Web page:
New amphiphilic diblock copolymers composed of poly(ethylene glycol) and a thermotropic liquid crystalline polymer have been synthesized and demonstrated to form well-defined unilamellar vesicles in water by cryo-electron microscopy.
A series of azobenzene-containing isotropic/nematic/isotropic liquid crystal (LC) triblock copolymers (PBMA-b-PMAazo444-b-PBMA) with different block ratios was synthesized by atom transfer radical polymerization (ATRP). The central block PMAazo444 is an azobenzene-containing side-on nematic liquid crystalline polymer and PBMA a coil polymer. These azo-triblock copolymers were prepared and studied with the aim of producing, in the future, photoresponsive elastomers with lamellar structure. Kinetic studies on the polymerization of the azobenzene-containing LC monomer demonstrate that its polymerization is a controlled process. A LC homopolymer with narrow molecular weight distribution (M w /M n ) 1.13) was used as a difunctional macroinitiator to prepare the triblock copolymers by ATRP. The triblock copolymers were characterized by NMR, SEC, DSC, and POM. A triblock copolymer with 47 wt % of LC part self-assembles into a lamellar phase as evidenced both by SAXS and by TEM. The surface alignment of this lamellar phase on a silicon substrate was studied by AFM and compared with its nonphotosensitive triblock homologue (PBA-b-PA444-b-PBA). For this nonphotosensitive triblock copolymer the lamellas aligned parallel to the substrate, while for the azobenzene-containing triblock copolymer they organized perpendicular to the substrate.
Multistage hydrophilic core/hydrophobic shell latexes containing carboxyl groups were prepared via multistep seeded emulsion copolymerization, and particles with different morphologies were obtained after alkali post-treatment. Influences of the type and content of unsaturated acid monomer on the polymerization and the particle morphology were investigated based on conductometric titration and TEM observation. Results showed that the hydrophilic core/hydrophobic shell particles could be easily formed using methacrylic acid (MAA) instead of acrylic acid. When MAA was 12.2 wt % in the core latex preparation, only fine pores existed inside the alkali-treated particles. With MAA increased from 20.0 to 30.0 wt %, the alkali-treated particle morphology evolved from porous, hollow to collapse structure. When MAA further increased to 40.0 wt %, it was difficult to prepare uniform multistage particles and distinct morphologies including solid, deficient swelling, hollow and collapse structure were coexistent in the alkali-treated particles. Moreover, the forming mechanism of different morphologies was proposed.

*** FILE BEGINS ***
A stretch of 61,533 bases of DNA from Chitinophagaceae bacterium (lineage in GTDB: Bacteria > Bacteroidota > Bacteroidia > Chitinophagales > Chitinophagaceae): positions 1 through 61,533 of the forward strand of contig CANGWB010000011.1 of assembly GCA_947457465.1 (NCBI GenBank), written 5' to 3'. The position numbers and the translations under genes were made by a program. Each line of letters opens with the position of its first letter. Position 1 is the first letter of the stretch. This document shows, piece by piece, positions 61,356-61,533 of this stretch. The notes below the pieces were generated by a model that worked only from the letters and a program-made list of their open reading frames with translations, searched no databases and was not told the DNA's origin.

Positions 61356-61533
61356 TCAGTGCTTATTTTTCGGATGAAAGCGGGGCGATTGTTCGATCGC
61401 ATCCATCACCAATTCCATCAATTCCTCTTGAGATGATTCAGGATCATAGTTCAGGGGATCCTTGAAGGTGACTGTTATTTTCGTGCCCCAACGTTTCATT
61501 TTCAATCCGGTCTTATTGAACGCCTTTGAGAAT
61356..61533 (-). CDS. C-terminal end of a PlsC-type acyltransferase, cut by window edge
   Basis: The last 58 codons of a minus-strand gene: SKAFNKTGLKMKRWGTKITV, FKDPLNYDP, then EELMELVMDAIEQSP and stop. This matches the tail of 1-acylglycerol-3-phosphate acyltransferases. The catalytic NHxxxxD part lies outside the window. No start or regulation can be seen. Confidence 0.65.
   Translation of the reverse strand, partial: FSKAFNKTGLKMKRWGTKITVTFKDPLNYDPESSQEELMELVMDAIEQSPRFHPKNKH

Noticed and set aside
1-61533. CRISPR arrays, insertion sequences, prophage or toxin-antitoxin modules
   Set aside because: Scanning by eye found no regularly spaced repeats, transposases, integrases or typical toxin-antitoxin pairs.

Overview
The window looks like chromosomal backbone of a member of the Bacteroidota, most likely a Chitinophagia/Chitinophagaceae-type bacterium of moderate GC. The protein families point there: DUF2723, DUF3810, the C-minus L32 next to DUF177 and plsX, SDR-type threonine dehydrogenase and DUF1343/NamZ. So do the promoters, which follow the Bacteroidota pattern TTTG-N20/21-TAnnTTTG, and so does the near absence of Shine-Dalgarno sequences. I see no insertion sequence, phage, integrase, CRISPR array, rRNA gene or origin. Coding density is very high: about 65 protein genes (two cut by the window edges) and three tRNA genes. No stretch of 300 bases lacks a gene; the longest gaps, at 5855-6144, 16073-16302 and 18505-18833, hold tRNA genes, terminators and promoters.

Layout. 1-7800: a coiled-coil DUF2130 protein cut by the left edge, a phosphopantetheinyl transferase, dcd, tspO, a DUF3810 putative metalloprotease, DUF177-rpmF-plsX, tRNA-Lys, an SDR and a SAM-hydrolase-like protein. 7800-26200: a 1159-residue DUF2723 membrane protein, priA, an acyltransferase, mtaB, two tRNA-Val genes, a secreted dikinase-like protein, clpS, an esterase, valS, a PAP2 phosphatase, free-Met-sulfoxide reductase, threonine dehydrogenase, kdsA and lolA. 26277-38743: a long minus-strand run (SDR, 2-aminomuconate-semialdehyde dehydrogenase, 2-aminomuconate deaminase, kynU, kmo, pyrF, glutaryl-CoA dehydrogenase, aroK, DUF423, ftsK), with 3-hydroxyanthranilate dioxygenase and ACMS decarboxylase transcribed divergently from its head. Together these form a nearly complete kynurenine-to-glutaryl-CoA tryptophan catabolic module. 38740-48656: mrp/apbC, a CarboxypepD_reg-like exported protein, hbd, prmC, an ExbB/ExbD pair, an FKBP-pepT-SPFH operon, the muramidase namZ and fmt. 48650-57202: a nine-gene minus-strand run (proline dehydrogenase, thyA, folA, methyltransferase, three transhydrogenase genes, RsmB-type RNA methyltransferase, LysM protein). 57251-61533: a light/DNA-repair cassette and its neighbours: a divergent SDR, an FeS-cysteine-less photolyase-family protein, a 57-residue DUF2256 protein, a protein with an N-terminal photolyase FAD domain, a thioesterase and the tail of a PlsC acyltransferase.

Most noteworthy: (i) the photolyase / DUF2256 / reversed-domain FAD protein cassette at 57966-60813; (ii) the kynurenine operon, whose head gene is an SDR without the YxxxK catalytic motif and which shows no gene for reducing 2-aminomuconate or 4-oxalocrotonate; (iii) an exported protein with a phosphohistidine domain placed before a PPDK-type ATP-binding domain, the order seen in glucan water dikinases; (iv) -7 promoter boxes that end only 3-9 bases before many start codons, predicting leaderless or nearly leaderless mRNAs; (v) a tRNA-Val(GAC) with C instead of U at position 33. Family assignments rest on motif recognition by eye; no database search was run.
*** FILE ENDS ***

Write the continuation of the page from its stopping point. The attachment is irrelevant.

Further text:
Exploring highly efficient catalysts with excellent photothermal conversion and further unveiling their catalytic mechanism are of significant importance for photothermal catalysis technologies, but there remain grand challenges to these activities. Herein, we fabricate a nest-like photothermal nanocatalyst with Pd decorated on a N-doped carbon functionalized Bi 2 S 3 nanosphere (Bi 2 S 3 @NC@Pd). Given its well-dispersed ultrafine Pd nanoparticles and the excellent photothermal heating ability of support material, the Bi 2 S 3 @NC@Pd composite exhibits a superior activity and photothermal conversion property to commercial Pd/C catalyst for hydrogenation of organic dyes upon exposure to near-infrared (NIR) light irradiation. In addition, the photothermal effect (temperature rise) and activity enhancement of the heterogeneous catalysis system are further probed by comparing the reaction rate with and without the NIR light irradiation. Furthermore, the catalytic behaviors of the Bi 2 S 3 @NC@Pd catalyst under conventional and photothermal heating are investigated at the same reaction temperature. This work not only improves our fundamental understanding of the catalytic behavior in heterogeneous liquid−solid reaction systems under near-infrared irradiation but also may promote the design of catalysts with photothermally promoted activity.
scite is a Brooklyn-based organization that helps researchers better discover and understand research articles through Smart Citations–citations that display the context of the citation and describe whether the article provides supporting or contrasting evidence. scite is used by students and researchers from around the world and is funded in part by the National Science Foundation and the National Institute on Drug Abuse of the National Institutes of Health.